The Elementary and Secondary Education Act at 40: Reviews of Research, Policy Implementation, Critical Perspectives, and Reflections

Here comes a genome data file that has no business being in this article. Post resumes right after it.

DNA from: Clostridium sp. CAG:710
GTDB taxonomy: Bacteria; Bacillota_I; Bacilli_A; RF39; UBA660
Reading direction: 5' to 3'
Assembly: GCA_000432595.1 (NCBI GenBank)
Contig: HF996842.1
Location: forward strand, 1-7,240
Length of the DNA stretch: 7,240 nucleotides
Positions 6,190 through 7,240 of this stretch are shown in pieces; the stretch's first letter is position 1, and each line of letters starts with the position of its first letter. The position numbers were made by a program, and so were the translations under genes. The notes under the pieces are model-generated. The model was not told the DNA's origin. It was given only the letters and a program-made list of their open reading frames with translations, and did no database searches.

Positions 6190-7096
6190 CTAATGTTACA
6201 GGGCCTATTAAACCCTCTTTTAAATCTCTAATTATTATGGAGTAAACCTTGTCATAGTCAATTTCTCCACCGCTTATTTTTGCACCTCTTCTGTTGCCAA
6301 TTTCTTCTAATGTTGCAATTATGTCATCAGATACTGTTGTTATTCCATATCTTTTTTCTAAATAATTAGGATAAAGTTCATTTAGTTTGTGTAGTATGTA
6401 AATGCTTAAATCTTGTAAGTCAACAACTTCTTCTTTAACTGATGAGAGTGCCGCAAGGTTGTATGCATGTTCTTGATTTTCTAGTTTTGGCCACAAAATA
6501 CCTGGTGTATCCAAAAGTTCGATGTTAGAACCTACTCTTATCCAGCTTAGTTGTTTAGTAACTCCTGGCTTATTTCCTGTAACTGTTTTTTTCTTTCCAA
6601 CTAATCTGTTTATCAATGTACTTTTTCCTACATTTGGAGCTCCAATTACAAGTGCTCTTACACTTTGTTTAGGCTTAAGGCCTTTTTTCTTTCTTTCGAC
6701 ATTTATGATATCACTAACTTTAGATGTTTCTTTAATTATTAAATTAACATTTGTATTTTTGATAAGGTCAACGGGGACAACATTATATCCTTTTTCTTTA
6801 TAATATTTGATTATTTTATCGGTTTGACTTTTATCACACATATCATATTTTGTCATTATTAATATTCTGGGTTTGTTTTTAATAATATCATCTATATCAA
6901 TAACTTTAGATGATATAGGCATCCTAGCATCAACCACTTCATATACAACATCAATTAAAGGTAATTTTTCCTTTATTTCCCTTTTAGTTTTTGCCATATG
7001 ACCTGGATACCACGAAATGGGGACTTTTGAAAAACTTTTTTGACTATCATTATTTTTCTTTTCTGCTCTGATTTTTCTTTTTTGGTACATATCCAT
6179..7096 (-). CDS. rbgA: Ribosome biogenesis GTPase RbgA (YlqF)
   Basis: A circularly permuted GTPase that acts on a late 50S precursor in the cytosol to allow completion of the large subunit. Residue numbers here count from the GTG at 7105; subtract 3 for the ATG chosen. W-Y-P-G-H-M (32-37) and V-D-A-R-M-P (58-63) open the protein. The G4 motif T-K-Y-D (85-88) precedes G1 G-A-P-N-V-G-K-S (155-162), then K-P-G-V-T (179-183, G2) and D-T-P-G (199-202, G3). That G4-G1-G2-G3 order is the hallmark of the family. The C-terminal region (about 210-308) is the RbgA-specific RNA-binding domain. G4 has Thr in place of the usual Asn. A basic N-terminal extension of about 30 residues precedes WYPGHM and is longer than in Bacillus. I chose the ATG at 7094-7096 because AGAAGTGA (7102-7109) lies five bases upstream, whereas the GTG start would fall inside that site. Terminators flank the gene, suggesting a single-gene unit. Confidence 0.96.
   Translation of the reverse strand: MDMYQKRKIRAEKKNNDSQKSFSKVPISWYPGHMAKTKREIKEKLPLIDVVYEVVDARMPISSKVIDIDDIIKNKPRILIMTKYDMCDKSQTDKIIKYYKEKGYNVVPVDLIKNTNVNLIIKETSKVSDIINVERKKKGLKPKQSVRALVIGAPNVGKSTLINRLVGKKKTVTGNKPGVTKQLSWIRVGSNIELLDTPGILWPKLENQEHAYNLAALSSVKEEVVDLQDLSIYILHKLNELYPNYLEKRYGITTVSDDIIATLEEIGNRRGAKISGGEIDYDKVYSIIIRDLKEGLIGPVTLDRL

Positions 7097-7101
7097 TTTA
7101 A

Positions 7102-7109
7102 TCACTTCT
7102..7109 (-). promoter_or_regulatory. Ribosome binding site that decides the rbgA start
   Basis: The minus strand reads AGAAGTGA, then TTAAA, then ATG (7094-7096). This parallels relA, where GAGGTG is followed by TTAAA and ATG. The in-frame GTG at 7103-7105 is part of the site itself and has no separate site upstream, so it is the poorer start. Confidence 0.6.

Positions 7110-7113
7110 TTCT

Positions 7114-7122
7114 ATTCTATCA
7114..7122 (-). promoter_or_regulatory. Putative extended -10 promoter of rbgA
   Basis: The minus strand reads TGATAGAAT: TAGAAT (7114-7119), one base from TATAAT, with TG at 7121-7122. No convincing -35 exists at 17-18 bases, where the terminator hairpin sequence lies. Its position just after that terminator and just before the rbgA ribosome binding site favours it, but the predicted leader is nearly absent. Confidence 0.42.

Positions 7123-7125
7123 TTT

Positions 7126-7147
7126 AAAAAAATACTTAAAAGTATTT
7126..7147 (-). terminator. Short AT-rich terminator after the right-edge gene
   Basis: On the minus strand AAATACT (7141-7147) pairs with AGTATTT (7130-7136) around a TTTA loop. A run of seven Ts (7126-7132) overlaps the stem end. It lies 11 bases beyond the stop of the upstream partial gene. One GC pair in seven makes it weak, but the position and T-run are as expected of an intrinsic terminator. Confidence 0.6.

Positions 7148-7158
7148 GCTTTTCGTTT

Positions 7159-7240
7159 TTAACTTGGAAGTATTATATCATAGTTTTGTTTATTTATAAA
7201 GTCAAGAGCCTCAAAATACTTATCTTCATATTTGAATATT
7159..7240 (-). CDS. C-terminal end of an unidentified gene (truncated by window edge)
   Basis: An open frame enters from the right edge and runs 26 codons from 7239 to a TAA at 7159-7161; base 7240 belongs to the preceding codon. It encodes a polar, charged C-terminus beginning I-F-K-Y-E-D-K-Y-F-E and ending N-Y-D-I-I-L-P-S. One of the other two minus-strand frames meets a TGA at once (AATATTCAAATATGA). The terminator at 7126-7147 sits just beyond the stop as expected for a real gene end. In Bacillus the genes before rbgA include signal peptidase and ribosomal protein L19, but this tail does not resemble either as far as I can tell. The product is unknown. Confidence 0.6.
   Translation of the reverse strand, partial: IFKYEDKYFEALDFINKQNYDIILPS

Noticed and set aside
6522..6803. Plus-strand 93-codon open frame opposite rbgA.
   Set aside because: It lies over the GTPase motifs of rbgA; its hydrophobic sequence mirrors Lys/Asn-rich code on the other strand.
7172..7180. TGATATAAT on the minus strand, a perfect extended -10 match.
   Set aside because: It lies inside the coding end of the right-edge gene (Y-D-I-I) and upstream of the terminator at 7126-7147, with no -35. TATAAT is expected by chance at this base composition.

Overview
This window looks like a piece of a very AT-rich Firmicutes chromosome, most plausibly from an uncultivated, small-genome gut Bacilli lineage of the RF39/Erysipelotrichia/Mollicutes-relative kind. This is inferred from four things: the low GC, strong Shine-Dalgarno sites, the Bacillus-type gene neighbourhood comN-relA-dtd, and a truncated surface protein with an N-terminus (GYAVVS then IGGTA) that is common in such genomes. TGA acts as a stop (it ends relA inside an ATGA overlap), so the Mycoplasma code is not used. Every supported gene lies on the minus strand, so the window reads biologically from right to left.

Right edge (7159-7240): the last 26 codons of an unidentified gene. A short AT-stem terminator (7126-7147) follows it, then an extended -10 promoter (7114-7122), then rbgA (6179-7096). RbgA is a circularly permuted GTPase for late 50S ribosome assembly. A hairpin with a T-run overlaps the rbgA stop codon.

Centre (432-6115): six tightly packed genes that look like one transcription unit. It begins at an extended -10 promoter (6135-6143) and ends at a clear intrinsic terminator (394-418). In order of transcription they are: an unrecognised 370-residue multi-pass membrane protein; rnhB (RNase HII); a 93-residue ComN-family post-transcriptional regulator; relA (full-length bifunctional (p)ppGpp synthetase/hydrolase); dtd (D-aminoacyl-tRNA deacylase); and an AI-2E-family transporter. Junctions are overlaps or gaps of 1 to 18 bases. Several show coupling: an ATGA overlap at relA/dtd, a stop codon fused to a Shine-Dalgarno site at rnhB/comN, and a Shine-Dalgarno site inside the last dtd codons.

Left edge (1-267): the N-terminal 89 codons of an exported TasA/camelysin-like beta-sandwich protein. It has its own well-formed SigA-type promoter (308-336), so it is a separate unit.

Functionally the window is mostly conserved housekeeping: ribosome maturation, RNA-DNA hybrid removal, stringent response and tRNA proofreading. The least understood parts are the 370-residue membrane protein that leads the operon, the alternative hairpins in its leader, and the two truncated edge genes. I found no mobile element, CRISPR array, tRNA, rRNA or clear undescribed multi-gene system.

Passed by the U.S. Congress in the spring of 1965 as part of President Lyndon Johnson's War on Poverty, the Elementary and Secondary Education Act (ESEA) was one of the most significant and expansive education policy initiatives ever undertaken by the federal government. The main component of the act, Title I, allocated significant resources to schools to meet the needs of children who lived in economically distressed areas. At this point in ESEA's policy history, it is important to examine the following questions: Which programs or initiatives are indeed effective in reaching their academic and social effectiveness goals? Which ones are relatively ineffective, and what are the reasons? What roles do the political economy, social contexts, past and present discrimination, and other societal factors play in stacking the odds against any potential gains that can be made through federal policies such as ESEA? How and why has ESEA changed over the past 40 years, and how have the changes in the legislation been dependent on the political and social culture of education policy tied to poverty, race, and ideology? Some of the chapters share research-based insights into possible answers to these questions as well as raising more issues for debate and discussion. The chapters address not only the education policy culture that formed one of the lenses through which education, race, and poverty are viewed, but also how this culture has been altered by the No Child Left Behind Act and what the future holds for ESEA, from both the research and policy perspective for these types of major federal compensatory efforts.